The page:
Prognoz 9 was launched 1 July 1983 into a highly eccentric orbit (apogee 720,000 km; perigee 380 km). The orbital inclination was 65.5 degrees and the orbital period was 26.7 days. The spacecraft was spin stabilized with a period of 113 s. The spin axis pointed towards the Sun, and was repointed every few days.
The SIGNE II M P-9 experiment aboard the Prognoz 9 satellite operated for 8 months, after being turned on 2 July 1983. It was designed to study cosmic and solar gamma-ray bursts in the 40-8000 keV energy range. The experiment included 2 identical 15 cm diameter by 2 cm thick NaI (Tl) scintillators. One faced in the solar direction, and the other faced the anti-solar direction. Thus, 4-pi steradians were under simultaneous observation. With a surface area of ~178 cm2, these detectors were some 3 times larger than the previously flown SIGNE detectors. The energy resolution was 20% at 662 keV.
The output pulses from each photomultiplier were analyzed simultaneously in 11 energy channels. Background counts were accumulated over 64 s intervals. A trigger signal was generated for the solar-pointed detector when the count rate exceeded the background by 8-sigma over a 0.5 s interval. For the anti-solar detector, a trigger signal was generated when the countrate in either a 0.5 s or a 2 s interval exceeded the background by 8-sigma. This led to a trigger threshold of ~3 X 10-7 erg/cm2/s for a gamma-ray burst spectrum of E-2. Typically, data were integrated in 164 s bins, 11 energy channels when not triggered. Once a burst trigger occurred, data could be taken in 1/64 s bins, 4-7 energy channels. The total allocated bit rate was 6 b/s.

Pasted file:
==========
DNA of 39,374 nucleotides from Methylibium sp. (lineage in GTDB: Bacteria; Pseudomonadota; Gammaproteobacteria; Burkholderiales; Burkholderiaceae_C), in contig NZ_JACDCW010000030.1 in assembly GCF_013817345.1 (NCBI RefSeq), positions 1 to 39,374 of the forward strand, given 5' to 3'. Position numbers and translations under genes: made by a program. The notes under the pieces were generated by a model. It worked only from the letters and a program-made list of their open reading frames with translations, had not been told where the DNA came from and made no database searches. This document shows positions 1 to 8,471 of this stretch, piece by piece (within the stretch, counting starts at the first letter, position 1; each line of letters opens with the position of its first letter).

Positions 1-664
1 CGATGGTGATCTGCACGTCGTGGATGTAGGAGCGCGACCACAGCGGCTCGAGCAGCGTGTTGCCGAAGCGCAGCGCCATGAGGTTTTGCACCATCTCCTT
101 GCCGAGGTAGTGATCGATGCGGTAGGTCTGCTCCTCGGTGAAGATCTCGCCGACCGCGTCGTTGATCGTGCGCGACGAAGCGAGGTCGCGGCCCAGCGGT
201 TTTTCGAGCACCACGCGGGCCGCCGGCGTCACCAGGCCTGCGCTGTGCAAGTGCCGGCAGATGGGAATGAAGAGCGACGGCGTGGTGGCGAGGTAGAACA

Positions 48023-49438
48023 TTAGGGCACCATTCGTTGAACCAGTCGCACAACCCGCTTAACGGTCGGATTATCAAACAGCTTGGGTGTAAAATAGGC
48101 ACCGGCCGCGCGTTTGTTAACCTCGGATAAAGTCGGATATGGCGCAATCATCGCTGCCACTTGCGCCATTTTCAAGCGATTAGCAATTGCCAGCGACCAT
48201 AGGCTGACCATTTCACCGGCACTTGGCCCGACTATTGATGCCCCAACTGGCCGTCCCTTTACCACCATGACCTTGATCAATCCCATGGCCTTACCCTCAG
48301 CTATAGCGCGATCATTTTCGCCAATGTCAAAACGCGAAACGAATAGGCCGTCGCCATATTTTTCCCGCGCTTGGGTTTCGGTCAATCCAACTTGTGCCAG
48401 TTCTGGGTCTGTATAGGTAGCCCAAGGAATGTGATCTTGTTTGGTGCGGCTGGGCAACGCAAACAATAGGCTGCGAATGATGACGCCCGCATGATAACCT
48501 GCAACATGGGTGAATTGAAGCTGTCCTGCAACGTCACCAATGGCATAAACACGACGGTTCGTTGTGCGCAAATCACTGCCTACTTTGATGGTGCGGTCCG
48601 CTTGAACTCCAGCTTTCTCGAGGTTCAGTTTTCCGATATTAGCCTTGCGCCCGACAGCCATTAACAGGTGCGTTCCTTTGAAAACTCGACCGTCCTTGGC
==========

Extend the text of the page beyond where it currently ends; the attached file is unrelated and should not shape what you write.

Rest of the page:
Data from Prognoz 9 confirmed the existence of soft, repeating sources (along with ISEE-3 and PVO). Prognoz 9 also discovered an extremely intense burst (fluence 1 X 10-3 erg/cm2) on 1 August 1983. The energy spectrum was observed up to over 8 MeV, with rapid variability in the high energy spectra.